Creatine Powder

How Does It Work?

Creatine regenerates a molecule in the body called adenosine triphosphate (ATP), which transports chemical energy within cells for metabolism.  Supplementation replenishes ATP directly without having to go through the normal process of breaking other molecules down into ATP.

Is Creatine Safe?

Again, there have been many rumors to how creatine can be dangerous and have serious side effects.  Just remember, these are just rumors.  It has been extensively researched and no adverse side effects have been discovered. It has also shown to be safe for both men and women.

The only area of slight concern is that creatine could increase the rate of balding in men with Male Pattern Baldness but the data isn’t conclusive. Supplementation has shown to increase the rate of conversion of testosterone to dihydrotestosterone (DHT).  DHT is what seems to be a major factor with Male Pattern Baldness.  Higher circulating levels of DHT is associated with higher rates of hair loss.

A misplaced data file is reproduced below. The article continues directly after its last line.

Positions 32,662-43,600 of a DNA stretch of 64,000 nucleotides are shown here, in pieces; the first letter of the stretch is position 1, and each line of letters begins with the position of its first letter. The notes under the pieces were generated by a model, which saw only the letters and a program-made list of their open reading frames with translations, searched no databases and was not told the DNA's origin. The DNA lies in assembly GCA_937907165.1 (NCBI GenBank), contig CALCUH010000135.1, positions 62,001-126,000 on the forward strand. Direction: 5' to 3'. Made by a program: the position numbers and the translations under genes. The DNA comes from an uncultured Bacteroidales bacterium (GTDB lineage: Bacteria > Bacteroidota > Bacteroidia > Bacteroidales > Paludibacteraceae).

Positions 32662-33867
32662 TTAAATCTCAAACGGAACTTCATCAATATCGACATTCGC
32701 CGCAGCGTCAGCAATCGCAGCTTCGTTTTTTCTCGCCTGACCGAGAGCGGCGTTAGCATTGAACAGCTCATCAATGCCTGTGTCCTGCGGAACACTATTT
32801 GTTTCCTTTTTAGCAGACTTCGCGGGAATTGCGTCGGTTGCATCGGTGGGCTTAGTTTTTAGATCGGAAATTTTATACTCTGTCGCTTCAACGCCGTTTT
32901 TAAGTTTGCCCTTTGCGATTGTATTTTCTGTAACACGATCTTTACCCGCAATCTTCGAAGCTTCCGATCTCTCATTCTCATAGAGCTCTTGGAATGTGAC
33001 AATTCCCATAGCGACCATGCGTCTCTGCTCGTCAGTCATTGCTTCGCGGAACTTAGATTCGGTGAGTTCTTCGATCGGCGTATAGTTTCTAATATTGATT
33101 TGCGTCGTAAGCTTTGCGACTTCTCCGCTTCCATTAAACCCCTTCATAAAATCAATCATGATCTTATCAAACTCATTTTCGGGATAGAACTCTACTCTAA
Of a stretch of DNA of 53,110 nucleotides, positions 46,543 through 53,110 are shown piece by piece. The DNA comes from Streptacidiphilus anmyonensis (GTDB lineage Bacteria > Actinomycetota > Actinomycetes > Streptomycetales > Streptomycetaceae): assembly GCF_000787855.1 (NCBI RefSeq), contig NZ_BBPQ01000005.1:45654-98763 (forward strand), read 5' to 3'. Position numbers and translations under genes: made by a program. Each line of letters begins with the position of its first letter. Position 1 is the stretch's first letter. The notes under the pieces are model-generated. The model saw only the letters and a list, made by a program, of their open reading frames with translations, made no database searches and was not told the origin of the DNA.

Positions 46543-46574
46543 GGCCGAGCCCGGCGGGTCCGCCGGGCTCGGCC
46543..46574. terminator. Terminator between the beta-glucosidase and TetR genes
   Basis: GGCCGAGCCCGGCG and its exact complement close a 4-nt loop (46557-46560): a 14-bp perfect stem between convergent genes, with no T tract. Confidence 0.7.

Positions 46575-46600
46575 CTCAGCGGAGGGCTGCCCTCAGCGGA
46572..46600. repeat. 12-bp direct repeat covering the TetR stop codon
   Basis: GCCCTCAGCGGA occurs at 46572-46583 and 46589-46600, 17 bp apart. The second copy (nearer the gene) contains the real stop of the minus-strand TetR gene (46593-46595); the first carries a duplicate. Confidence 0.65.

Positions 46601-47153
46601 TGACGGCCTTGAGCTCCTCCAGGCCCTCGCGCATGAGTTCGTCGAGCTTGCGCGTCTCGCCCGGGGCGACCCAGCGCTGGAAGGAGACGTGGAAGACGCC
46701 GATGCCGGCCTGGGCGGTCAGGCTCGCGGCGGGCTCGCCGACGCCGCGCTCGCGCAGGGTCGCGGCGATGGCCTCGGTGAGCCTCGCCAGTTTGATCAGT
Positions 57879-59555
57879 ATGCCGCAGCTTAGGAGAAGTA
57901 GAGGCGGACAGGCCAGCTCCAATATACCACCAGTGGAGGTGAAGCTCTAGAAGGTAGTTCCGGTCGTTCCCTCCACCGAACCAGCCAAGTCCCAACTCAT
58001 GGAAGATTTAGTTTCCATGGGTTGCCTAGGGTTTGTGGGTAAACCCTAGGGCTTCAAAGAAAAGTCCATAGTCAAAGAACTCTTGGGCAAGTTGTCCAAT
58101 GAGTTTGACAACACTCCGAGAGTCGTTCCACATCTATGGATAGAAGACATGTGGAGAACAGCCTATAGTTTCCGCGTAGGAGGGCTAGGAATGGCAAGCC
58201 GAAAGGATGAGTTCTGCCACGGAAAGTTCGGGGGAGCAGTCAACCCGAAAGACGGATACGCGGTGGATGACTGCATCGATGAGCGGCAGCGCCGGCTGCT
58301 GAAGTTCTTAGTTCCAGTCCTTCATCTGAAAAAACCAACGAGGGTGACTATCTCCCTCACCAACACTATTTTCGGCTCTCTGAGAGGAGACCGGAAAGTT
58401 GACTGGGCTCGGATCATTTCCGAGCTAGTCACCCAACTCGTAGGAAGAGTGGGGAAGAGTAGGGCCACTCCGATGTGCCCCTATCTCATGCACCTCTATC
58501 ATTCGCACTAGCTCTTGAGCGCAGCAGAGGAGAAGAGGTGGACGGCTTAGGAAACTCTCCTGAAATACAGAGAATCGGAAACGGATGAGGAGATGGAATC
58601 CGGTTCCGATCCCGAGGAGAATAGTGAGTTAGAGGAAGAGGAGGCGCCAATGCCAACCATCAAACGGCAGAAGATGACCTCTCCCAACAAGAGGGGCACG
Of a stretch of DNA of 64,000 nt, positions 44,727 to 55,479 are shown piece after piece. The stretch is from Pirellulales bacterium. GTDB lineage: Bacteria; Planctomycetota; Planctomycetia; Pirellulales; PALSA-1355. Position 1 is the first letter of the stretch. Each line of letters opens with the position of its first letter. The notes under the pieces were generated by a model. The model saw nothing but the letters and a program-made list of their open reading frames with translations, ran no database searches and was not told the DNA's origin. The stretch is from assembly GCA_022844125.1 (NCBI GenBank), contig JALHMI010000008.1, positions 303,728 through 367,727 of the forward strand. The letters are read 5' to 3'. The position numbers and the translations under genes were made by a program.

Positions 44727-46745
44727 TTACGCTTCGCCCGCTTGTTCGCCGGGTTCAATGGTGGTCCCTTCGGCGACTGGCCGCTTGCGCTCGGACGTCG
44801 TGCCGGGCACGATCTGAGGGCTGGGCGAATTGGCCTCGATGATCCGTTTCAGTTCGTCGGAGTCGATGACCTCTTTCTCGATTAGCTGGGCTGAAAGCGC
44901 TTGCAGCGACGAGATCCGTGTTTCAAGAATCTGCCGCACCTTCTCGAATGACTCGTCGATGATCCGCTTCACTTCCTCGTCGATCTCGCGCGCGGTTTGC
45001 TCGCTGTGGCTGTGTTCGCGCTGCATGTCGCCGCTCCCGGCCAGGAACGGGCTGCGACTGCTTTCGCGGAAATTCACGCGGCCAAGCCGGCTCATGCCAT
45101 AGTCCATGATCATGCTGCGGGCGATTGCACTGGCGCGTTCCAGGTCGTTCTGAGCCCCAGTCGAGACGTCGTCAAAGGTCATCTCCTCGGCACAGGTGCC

Again, this could be a concern if Male Pattern Baldness runs in your family or if you are already beginning to lose your hair as it could increase the rate of hair loss. Does it matter though?  Dwayne Johnson shaves his head and looks sharp. So do a lot of guys who are losing their hair. Get ripped and shave the rest!

Why Should I take Creatine?

Creatine allows you to work harder and get more reps in.  That extra work will help you build more muscle.  With creatine, your muscle cells draw more water into the cells, which boosts protein synthesis.  

It also increases ATP pools which can give more energy during high-intensity activities.  This is what allow you to work harder and get more reps in.  The additional work will also build more muscle and strength.  Creatine also has shown to assist with recovery from high-intensity workouts.